Ah the Italian exploitation cannibal sub-genre. Such an trashy, graphic and repulsive genre that it’s even hard to want to call them films sometimes because they are so depraved and perverse – I mean who in their right mind comes up with these ideas? They went to lengths that no other films dared to go out of decency and, rightfully as was the case in a few extremes, were banned across the world on the whole, Cannibal Holocaust being the most infamous of the bunch.Unfortunately it’s a sub-genre which cannibalises itself so much that once you’ve seen one of these tropical terrors, then you’ve seen them all.

Although slightly less offensive than some of the other sub-genre, Mountain of the Cannibal God adheres to the basic cannibal story of a group of white explorers (and usually expendable guides) head off into the remote jungle in pursuit of some MacGuffin where they have some minor run-ins with other natives before stumbling upon the cannibal tribe and, in rather unsporting fashion, decide to eat their guests. The film looks more polished than the rest, clearly has a bigger budget and isn’t as nasty as its companions. Everything is done as tastefully as possible – if that is possible in itself, knowing how brutal these films can get. The bad taste is kept to a minimum and the animal violence has been toned down – those who have seen the uncut version of Cannibal Holocaust will attest to the disgraceful and sickening acts of wildlife masochism on display. It is still present however and seems to be a token inclusion in this sub-genre, reflective of the no holds barred raw brutality of nature but more used for shock and horror tactics to disgust the viewer rather than send out any primal messages. It has nothing to do with what is happening on screen which is a travesty.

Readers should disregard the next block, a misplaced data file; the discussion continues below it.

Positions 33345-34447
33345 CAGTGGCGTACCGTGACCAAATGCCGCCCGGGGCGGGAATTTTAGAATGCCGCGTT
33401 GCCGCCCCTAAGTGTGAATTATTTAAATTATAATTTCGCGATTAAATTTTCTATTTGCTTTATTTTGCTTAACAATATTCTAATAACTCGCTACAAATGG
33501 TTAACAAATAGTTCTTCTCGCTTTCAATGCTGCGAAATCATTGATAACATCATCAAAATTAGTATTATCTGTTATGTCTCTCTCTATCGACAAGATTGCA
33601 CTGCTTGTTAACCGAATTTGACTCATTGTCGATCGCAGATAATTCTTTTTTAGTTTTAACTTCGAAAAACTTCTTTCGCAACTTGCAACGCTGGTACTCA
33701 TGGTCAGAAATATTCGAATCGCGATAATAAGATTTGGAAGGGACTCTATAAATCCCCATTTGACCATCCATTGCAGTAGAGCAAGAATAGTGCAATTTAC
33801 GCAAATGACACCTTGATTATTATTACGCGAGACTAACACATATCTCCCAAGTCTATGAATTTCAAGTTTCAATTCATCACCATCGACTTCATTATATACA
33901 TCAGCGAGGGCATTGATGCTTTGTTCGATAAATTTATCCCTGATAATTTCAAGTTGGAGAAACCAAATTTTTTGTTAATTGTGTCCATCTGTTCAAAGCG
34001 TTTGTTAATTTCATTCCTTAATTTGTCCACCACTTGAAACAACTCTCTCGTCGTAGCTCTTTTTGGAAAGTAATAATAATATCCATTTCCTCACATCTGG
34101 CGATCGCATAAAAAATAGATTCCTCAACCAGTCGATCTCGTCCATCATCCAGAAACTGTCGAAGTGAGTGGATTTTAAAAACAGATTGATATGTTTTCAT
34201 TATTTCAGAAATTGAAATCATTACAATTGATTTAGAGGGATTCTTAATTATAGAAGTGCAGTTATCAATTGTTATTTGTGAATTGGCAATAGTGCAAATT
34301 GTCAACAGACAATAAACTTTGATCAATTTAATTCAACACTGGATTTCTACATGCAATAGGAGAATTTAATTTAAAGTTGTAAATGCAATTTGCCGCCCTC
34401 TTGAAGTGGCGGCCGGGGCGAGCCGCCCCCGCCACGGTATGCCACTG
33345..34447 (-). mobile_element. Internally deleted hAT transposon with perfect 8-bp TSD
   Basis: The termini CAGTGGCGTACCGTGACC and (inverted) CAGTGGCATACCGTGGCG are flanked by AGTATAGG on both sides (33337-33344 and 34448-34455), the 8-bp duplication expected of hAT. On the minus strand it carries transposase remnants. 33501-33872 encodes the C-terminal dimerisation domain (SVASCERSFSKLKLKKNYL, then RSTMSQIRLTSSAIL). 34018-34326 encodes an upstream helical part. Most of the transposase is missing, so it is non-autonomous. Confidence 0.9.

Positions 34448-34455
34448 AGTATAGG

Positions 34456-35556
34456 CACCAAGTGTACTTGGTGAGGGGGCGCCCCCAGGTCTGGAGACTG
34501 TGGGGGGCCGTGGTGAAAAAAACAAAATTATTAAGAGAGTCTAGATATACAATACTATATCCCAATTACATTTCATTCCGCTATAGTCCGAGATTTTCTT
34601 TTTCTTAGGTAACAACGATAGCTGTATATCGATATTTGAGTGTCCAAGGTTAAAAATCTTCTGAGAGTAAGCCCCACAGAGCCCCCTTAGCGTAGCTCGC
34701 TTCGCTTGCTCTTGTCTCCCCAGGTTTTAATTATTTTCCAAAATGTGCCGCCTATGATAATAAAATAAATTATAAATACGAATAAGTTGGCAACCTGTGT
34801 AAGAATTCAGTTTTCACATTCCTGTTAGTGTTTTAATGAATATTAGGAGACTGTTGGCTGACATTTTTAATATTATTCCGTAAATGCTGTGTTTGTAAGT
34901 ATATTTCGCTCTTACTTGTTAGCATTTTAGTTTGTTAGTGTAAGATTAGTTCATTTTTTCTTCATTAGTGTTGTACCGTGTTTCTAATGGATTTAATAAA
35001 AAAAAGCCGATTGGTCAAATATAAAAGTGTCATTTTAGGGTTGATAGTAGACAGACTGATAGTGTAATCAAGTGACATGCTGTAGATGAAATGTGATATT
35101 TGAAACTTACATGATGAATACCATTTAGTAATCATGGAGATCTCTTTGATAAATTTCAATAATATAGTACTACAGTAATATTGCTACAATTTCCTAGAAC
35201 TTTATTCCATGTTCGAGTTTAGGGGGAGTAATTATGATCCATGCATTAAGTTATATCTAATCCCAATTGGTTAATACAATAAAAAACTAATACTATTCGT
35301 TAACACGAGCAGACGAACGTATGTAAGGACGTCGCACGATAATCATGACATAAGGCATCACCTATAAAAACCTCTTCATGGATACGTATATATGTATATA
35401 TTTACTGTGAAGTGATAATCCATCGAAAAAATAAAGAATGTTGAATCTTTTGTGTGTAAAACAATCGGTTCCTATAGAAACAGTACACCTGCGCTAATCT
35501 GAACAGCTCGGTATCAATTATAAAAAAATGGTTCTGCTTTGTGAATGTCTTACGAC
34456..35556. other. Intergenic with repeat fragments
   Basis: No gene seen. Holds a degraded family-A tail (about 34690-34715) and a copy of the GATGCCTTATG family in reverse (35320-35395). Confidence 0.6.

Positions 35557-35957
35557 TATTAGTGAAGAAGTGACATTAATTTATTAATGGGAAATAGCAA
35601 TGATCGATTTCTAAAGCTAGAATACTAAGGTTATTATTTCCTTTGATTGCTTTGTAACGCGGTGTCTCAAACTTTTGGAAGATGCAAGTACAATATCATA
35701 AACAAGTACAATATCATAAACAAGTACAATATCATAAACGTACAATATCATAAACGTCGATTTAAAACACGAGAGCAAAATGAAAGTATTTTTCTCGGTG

Though on the surface it seems less offensive and more mainstream than its counterparts, make no mistake about it,Mountain of the Cannibal God does boast plenty of expected cannibalistic carnage. Dwarf cannibals are punted over cliffs to have their heads smashed on rocks below. Bear traps crush and maim the legs of those unlucky enough to be caught in them. Would-be rapists are castrated for their indiscretions. Stomachs are ripped open and intestines fed to the tribe. The quality of the make-up effects range from the ridiculous to the sublime.

The big difference with this one is the relatively high star power on display. Making the sub-genre a bit more accessible by casting big names, Mountain of the Cannibal God boasts Ursula Andress and Stacy Keach in the lead roles, a decent coup for such a low budget, obscure Italian film.Andress seems to need the role more, agreeing to doff her duds and go naked for an infamous scene in which she is painted head-to-toe and worshipped by the cannibals.Keach was at a career low at this point (no kidding!) and seems more bored than anything but no doubt a free holiday helped to gloss over that issue.